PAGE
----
More double-blind, placebo-controlled clinical trials and lab research must be done. But the argument that we have no evidence for the medical value of cannabis is simply untrue, and new findings are published regularly. There is clear and undeniable conclusive evidence for efficacy of CBD in the treatment of refractory epilepsy, which led to U.S. Food and Drug Administration approval of Epidiolex, the only currently available CBD-based pharmaceutical drug, limited to patients with certain rare types of epilepsy.
Meanwhile, researchers are documenting and categorizing research on CBD and other cannabinoids for their potential to relieve spasticity related to MS, alleviate the side effects of cancer treatment and other serious, often-debilitating conditions.
A landmark 2017 research review by the National Academies of Sciences, Engineering and Medicine (NASEM) examined 10,000 study abstracts conducted since 1999. This report concluded that: “There is conclusive or substantial evidence that cannabis or cannabinoids are effective” for the treatment of chronic pain, chemotherapy-induced nausea and vomiting, and for improving spasticity in MS patients. Since then, researchers abroad have pursued small-scale trials with patients who have autism spectrum disorder (ASD), as well as preclinical studies of the neuroprotective qualities of cannabinoids.
Lack of Familiarity with Medical Cannabis
Some physicians feel they do not have enough familiarity with medical cannabis to confidently prescribe it. In this writer’s experience, medical CBD displays such efficacy that the effort required to investigate and implement customized treatment programs for patients has been well worth it.
Learning about medical advancements is an essential element of every physician’s practice. Yes, it takes time and effort to dig into research findings and figure out how to establish a new treatment regimen. It’s always easier to stick with a familiar strategy, but the reality is that our patients need us to get out of our comfort zones.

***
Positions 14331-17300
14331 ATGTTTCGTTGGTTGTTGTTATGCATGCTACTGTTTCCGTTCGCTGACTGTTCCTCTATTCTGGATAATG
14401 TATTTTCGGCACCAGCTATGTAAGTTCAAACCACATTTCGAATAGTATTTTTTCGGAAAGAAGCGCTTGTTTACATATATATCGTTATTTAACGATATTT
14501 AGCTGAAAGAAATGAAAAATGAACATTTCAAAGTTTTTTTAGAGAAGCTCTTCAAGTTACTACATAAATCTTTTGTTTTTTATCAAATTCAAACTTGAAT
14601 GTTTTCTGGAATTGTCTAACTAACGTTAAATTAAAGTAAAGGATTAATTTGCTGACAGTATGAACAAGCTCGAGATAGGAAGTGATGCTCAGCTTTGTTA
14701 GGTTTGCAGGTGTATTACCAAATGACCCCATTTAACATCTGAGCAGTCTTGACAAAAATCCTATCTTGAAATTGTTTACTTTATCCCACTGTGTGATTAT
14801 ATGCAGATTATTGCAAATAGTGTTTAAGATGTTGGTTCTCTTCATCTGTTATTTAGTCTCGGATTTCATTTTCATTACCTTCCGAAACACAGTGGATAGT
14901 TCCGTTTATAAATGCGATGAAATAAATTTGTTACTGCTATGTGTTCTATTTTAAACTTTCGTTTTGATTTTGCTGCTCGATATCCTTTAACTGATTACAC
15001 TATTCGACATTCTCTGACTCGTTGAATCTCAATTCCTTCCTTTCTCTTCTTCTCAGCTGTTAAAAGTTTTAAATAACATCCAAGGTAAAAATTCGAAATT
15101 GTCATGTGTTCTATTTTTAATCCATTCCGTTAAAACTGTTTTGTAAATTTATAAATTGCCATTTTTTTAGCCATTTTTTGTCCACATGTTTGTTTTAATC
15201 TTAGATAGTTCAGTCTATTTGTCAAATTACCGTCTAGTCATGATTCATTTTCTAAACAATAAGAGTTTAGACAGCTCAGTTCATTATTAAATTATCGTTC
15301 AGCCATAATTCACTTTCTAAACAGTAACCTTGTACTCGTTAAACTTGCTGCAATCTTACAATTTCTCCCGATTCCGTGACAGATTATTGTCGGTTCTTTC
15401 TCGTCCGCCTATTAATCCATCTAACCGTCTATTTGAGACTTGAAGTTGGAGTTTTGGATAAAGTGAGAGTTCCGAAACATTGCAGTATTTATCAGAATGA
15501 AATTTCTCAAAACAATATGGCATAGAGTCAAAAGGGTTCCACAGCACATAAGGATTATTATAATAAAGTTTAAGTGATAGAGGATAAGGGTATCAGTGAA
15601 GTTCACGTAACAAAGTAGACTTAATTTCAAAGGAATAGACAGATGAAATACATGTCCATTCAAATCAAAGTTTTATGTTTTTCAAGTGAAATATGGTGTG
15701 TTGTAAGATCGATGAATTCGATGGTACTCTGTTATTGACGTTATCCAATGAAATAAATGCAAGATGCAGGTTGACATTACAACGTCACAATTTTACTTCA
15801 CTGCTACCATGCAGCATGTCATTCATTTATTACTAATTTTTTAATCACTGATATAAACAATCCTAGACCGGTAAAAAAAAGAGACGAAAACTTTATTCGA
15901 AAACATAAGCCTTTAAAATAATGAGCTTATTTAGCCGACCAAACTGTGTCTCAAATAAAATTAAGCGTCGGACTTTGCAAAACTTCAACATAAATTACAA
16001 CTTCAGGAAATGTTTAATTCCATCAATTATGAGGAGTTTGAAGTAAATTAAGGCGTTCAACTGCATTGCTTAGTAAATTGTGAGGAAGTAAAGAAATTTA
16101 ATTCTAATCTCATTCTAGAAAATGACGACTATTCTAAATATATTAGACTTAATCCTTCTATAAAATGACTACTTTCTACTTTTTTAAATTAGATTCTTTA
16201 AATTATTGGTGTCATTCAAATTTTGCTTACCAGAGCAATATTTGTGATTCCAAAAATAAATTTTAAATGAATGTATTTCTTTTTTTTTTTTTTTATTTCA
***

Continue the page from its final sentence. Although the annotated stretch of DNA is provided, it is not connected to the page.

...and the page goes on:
Texas physicians are gatekeepers. We must set aside biases about medical cannabis, carefully consider whether the benefits outweigh the risks for a patient and open the gate as warranted.
Confront these barriers, ask questions, get educated around Texas-regulated medical cannabis and most of all, enroll in the Compassionate Use Registry of Texas. It’s time for Texas physicians to step up for our patients facing serious health challenges and pursue a treatment option that could fundamentally improve their quality of life.
They literally can’t do it without us.
Karen Keough, M.D., is a board-certified child neurologist and epileptologist with fellowship training in neurophysiology. She specializes in treating intractable epilepsy at Child Neurology Consultants of Austin, and serves as Chief Medical Officer for Compassionate Cultivation, a licensed Texas medical cannabis provider. For more information, visit TexasOriginalCC.com.